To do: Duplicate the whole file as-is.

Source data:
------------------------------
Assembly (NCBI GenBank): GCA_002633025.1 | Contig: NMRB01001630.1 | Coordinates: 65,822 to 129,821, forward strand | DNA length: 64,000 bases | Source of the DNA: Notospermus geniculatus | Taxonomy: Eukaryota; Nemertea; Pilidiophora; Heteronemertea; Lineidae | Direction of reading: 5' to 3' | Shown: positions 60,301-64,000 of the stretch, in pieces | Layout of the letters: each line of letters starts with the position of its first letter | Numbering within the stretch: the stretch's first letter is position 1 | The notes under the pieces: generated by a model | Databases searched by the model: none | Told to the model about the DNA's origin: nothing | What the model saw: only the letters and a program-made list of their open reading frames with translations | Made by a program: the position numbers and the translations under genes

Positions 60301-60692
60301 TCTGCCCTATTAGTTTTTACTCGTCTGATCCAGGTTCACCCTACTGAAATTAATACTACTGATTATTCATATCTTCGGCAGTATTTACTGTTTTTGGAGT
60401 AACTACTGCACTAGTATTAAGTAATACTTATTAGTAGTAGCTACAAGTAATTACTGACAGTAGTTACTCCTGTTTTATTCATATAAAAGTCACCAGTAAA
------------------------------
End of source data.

Assembly (NCBI GenBank): GCA_002633025.1 | Contig: NMRB01001630.1 | Coordinates: 65,822 to 129,821, forward strand | DNA length: 64,000 bases | Source of the DNA: Notospermus geniculatus | Taxonomy: Eukaryota; Nemertea; Pilidiophora; Heteronemertea; Lineidae | Direction of reading: 5' to 3' | Shown: positions 60,301-64,000 of the stretch, in pieces | Layout of the letters: each line of letters starts with the position of its first letter | Numbering within the stretch: the stretch's first letter is position 1 | The notes under the pieces: generated by a model | Databases searched by the model: none | Told to the model about the DNA's origin: nothing | What the model saw: only the letters and a program-made list of their open reading frames with translations | Made by a program: the position numbers and the translations under genes

Positions 60301-60692
60301 TCTGCCCTATTAGTTTTTACTCGTCTGATCCAGGTTCACCCTACTGAAATTAATACTACTGATTATTCATATCTTCGGCAGTATTTACTGTTTTTGGAGT
60401 AACTACTGCACTAGTATTAAGTAATACTTATTAGTAGTAGCTACAAGTAATTACTGACAGTAGTTACTCCTGTTTTATTCATATAAAAGTCACCAGTAAA